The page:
Caramel White Chocolate Cheesecake

Edwina topped the field in T. Marzetti’s Caramel Apple Dip Recipe Contest with this rich dessert.

1-1/4 cups graham cracker crumbs

1/4 cup sugar

1/2 teaspoon ground cinnamon

1/4 cup butter or margarine, melted

2 (6-ounce) packages white chocolate baking bars

1/2 cup whipping cream

2 (8-ounce) packages cream cheese, softened

4 eggs

1 tablespoon vanilla extract

1-1/2 cups prepared caramel apple dip

Preheat oven to 300 degrees.

Combine graham cracker crumbs, sugar, cinnamon and butter and press onto bottom of a 9-inch springform pan.

In a saucepan over low heat, melt 10 ounces white chocolate with the whipping cream, stirring until smooth. Remove from heat and let cool.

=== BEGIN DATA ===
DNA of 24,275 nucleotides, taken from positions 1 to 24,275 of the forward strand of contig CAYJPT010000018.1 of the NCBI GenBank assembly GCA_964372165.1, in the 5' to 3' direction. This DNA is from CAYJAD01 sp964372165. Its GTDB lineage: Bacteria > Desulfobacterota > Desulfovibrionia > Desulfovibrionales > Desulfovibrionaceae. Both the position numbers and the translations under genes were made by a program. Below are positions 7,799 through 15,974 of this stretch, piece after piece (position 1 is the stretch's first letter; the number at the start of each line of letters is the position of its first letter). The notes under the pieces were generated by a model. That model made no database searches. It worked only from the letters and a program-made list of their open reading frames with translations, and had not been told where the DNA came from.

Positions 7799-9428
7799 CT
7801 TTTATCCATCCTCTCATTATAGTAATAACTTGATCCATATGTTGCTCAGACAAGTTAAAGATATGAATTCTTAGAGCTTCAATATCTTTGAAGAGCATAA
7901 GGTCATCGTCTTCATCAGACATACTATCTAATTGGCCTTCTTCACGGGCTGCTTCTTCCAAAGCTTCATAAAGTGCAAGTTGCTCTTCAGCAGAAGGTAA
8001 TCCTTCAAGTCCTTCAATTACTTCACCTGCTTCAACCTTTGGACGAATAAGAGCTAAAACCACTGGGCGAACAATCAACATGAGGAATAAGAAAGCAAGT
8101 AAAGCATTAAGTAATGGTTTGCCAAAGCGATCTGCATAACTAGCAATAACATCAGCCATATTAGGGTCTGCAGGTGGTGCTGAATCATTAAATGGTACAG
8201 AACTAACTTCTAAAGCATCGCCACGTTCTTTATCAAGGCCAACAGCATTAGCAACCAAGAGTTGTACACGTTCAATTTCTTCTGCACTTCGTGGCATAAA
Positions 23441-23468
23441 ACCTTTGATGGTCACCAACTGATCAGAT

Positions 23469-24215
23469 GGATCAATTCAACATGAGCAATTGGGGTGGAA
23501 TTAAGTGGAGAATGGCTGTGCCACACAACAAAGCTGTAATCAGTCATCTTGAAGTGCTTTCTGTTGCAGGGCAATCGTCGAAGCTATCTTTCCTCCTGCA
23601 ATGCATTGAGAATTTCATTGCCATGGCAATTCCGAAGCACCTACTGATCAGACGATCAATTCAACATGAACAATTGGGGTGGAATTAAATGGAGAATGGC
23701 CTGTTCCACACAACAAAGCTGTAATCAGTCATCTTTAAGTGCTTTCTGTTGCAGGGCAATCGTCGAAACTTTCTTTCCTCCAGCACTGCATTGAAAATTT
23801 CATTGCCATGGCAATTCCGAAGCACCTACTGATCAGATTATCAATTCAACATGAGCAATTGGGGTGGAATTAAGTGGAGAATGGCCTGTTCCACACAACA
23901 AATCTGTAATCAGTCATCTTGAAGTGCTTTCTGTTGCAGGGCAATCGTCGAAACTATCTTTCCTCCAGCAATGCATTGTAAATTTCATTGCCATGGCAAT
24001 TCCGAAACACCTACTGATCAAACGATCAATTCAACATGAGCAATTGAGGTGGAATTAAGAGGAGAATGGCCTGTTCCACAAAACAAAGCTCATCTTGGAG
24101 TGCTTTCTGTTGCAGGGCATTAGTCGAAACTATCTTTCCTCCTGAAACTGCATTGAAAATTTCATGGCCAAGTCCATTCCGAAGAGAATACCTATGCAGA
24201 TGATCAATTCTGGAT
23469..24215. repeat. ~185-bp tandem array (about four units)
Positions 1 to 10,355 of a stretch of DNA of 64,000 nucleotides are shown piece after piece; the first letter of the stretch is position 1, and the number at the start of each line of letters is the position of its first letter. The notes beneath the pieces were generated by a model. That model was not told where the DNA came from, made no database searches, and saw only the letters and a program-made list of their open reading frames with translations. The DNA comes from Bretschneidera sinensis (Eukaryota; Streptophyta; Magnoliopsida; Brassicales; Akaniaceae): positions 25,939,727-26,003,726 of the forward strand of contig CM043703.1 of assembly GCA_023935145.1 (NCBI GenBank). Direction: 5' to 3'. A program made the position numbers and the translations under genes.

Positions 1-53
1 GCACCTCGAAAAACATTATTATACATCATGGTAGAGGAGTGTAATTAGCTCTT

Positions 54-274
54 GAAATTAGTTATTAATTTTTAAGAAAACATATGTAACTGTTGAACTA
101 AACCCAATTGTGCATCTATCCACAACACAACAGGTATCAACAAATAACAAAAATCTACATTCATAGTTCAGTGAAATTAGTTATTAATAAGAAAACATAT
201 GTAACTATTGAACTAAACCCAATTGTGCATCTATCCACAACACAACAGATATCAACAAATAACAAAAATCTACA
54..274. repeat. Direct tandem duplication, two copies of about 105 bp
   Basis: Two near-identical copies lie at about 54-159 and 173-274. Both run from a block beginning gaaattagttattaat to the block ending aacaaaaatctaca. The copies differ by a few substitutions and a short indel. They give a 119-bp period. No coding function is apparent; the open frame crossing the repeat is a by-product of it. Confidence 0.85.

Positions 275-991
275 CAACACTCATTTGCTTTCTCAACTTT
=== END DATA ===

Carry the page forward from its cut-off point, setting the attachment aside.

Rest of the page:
In large mixer bowl, beat cheese until fluffy; beat in eggs, one at a time, until blended. Stir in white chocolate mixture and vanilla. Remove 1 cup batter and mix with 1 cup caramel apple dip. Spoon plain batter and caramel mixture alternately over crust and swirl with a table knife to marble.

Bake for 55 minutes, or until set (center will be slightly soft). Turn off oven; let cake stand in oven 1 hour. Cool completely and chill.

In a small microwave-safe bowl, combine remaining 2 ounces white chocolate with remaining cup caramel apple dip. In microwave oven, cook on HIGH power 40 seconds; stir after 20 seconds to marble, but do not blend completely. Serve over cheesecake.

Yield: 16 servings.

Nutrition information per serving: 374 calories, 27.1 grams fat (65 percent fat calories), 96 milligrams cholesterol, 27 grams carbohydrate, 5 grams protein, 207 milligrams sodium.

, DataTimes ILLUSTRATION: 3 Color Photos